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Religious Adherents, 2010 (World Christian Database)1

Argentina South America World
Baha'i <0.1% 0.2% 0.1%
Buddhist <0.1% 0.2% 7.2%
Chinese Universalist <0.1% <0.1% 6.3%
Christian 90.9% 91.9% 32.8%
Confucianist <0.1% <0.1% 0.1%
Ethnoreligionist 0.2% 0.5% 3.5%
Hindu <0.1% <0.1% 13.8%
Jain 0.0% <0.1% <0.1%
Jewish 0.4% 0.1% 0.2%
Muslim 1.9% 0.3% 22.5%
Shintoist 0.0% <0.1% <0.1%
Sikh <0.1% <0.1% 0.3%
Spiritist 0.2% 2.6% 0.2%
Taoist 0.0% 0.0% 0.1%
Zoroastrian 0.0% 0.0% <0.1%
Neoreligionists 0.3% 0.4% 0.9%
Atheist 0.9% 0.5% 2.0%
Agnostic 5.0% 3.1% 9.8%

Religious Demography2

The country has an area of 1,068,302 square miles and a population of 37 million, according to the 2001 census. A 2008 estimate of the population is 40.7 million. Accurate estimates of religious affiliation are difficult to obtain due to legal prohibitions on including religion in the census; however, data from polling conducted by the National Institute against Discrimination, Xenophobia, and Racism (INADI) from December 2006 to March 2008 produced the following estimates: Roman Catholics, 76 percent of the population; agnostics or atheists, 12 percent; evangelical Protestants, 6 percent; Jews, 1 percent; Jehovah's Witnesses, 1 percent; other Protestants and Muslims, less than 1 percent; other religious groups (including Seventh-day Adventists, Buddhists, and some African and indigenous religions), 1.5 percent; and no declared religious affiliation, 1.2 percent. The INADI-sponsored polls indicate the following strength of religious affiliation: very observant/practicing, 7 percent; somewhat observant, 16 percent; a little observant, 23 percent; non-practicing/believer, 54 percent. Accuracy of estimates are impacted by outdated census data, questionable presumptions and, according to INADI, inaccuracy caused by African and indigenous religious followers experiencing societal pressure to declare themselves Roman Catholic in polls.

The Islamic Center estimates that one out of three Middle Eastern immigrants is Muslim. Syrian and Lebanese descendents, approximately half of whom are Orthodox Catholic or Maronite, constitute a significant portion of the Middle Eastern population. The Muslim community is comprised of 500,000 to 600,000 members, of whom 70 percent are Sunni and 30 percent Shiite, according to estimates by the Sunni-dominated Islamic Center.

Leaders of diverse religious groups noted the recent growth of evangelical Protestant communities due to conversion, principally in newer evangelical churches. Religious leaders also noted the impact of global secularization on religious demography.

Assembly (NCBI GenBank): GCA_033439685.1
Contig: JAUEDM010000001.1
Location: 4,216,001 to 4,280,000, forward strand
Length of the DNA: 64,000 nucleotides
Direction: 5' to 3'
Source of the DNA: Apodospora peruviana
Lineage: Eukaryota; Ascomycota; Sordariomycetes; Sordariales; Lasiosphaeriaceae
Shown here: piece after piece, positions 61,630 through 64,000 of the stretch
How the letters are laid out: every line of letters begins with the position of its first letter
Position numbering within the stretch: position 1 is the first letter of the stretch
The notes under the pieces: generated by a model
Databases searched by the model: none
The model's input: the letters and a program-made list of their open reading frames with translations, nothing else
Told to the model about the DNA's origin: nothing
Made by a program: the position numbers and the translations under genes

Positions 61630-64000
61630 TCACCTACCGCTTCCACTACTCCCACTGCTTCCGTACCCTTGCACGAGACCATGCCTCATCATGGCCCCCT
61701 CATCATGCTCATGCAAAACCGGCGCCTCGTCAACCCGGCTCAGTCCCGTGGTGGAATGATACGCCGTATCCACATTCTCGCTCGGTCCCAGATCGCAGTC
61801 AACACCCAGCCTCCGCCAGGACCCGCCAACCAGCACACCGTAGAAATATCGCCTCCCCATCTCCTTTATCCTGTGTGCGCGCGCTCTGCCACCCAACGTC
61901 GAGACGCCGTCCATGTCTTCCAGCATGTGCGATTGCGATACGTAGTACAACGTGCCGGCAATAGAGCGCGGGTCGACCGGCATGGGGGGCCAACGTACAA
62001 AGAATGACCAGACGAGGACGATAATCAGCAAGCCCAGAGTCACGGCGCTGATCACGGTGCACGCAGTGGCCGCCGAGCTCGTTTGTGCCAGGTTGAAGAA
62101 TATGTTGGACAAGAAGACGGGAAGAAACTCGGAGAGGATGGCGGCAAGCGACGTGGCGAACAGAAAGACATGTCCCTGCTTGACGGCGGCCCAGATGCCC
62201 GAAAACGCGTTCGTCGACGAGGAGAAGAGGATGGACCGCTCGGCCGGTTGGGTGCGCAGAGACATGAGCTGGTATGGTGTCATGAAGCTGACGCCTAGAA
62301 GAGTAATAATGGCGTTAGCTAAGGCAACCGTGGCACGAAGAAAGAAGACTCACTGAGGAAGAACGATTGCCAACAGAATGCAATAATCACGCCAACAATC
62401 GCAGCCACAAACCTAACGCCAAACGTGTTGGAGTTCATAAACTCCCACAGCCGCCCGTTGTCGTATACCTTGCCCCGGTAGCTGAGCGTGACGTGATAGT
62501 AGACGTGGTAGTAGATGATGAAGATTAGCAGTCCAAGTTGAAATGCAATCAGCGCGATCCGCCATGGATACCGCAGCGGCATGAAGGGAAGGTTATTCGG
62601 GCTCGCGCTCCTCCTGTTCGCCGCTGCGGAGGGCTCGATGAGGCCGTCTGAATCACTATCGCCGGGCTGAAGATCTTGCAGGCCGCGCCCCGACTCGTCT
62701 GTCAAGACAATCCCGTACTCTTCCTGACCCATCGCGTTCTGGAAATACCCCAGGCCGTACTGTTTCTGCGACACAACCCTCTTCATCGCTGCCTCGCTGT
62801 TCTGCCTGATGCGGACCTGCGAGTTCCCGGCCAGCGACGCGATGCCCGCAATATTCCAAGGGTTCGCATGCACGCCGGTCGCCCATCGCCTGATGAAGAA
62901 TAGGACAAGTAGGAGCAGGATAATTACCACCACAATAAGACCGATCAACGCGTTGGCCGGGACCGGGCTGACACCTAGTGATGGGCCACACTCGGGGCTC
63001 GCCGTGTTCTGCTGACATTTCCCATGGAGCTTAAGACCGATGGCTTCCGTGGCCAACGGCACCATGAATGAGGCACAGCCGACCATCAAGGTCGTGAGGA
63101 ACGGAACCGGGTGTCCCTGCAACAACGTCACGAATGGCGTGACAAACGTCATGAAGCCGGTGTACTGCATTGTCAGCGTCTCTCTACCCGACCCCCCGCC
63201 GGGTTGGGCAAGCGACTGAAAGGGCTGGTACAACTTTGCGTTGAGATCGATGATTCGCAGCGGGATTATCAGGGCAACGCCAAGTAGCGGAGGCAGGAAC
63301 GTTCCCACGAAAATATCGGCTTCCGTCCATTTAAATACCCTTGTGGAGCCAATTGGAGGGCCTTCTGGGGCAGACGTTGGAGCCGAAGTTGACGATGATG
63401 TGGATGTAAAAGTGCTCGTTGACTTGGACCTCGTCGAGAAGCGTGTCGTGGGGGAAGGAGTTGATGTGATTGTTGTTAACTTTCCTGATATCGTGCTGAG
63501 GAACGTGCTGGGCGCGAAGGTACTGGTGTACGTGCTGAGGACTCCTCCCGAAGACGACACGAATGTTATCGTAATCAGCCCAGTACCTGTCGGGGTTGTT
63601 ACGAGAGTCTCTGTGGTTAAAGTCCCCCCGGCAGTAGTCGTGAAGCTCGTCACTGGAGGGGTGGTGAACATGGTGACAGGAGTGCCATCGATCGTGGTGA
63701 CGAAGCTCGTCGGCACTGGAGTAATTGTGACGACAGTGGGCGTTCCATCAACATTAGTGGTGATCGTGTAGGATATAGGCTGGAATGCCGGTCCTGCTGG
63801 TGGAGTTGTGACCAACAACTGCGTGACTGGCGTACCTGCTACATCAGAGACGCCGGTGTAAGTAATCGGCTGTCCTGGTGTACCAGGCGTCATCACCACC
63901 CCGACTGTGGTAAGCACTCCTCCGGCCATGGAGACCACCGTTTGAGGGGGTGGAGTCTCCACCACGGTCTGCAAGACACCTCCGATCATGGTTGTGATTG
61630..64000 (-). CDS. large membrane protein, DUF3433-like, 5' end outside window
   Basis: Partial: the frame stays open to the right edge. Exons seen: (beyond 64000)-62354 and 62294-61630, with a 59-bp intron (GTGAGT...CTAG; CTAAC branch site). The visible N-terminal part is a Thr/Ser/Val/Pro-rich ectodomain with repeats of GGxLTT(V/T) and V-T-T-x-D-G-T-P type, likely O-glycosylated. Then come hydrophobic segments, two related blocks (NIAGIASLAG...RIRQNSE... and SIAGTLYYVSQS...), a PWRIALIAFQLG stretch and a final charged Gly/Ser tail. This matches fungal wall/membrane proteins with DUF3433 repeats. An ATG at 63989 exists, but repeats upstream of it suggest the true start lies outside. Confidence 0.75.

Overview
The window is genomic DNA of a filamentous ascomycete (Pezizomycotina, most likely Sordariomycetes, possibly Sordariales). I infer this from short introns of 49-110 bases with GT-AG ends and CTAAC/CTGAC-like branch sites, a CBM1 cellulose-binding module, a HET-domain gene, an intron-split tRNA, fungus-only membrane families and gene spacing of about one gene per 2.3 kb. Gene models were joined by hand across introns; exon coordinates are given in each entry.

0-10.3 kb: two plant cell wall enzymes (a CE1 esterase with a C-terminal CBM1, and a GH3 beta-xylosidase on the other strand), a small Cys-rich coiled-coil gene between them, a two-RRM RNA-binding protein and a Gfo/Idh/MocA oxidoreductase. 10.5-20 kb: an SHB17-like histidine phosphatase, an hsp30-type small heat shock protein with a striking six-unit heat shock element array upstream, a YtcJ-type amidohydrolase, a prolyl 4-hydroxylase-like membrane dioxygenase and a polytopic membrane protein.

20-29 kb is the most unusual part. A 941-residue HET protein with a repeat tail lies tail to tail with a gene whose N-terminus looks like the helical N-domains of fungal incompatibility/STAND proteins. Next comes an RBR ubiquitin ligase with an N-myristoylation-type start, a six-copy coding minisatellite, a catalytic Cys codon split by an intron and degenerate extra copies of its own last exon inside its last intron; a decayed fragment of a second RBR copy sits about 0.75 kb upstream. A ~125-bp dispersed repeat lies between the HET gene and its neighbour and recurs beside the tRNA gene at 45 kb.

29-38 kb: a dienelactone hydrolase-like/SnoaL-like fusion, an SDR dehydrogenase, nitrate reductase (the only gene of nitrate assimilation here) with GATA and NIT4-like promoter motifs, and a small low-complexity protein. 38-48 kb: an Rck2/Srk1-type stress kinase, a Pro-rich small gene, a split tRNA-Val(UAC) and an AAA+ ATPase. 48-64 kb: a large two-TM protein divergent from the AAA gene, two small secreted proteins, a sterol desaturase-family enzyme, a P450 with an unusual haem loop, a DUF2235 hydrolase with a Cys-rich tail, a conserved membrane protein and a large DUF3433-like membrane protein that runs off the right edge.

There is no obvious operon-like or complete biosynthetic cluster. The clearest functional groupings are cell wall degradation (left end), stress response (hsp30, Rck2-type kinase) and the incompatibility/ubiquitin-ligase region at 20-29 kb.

Note: The World Christian Database (WCD) estimates, used in the Religious Adherents section above, count each person as belonging to a maximum of one religious group. For more information, see the WCD methodology document. The U.S. State Department's International Religious Freedom report estimates, used in the Religious Demography section, use less restrictive criteria in which a person who identifies with more than one religion is classified as a follower of each. In certain cases (such as Japan and other nations with strong folk religion traditions), this can cause counts to vary widely between estimates. Users are advised to consult the relevant source documents before determining which counts to cite.

1.  The World Christian Database (WCD) is based on the 2600-page award-winning World Christian Encyclopedia and World Christian Trends, first published in 1982 and revised in 2001. This extensive work on World religion is now completely updated and integrated into the WCD online database. Designed for both the casual user and research scholar, information is readily available on religious activities, growth rates, religious literature, worker activity, and demographic statistics. Additional secular data is incorporated on population, health, education, and communications. A dataset with these and the other international measures highlighted on the country pages can be downloaded from this website. Used with permission.

2.  The U.S. State Department's International Religious Freedom Report is submitted to Congress annually by the Department of State in compliance with Section 102(b) of the International Religious Freedom Act (IRFA) of 1998. This report supplements the most recent Human Rights Reports by providing additional detailed information with respect to matters involving international religious freedom. It includes individual country chapters on the status of religious freedom worldwide. A dataset with these and the other international measures highlighted on the country pages can be downloaded from this website. These State Department reports are open source.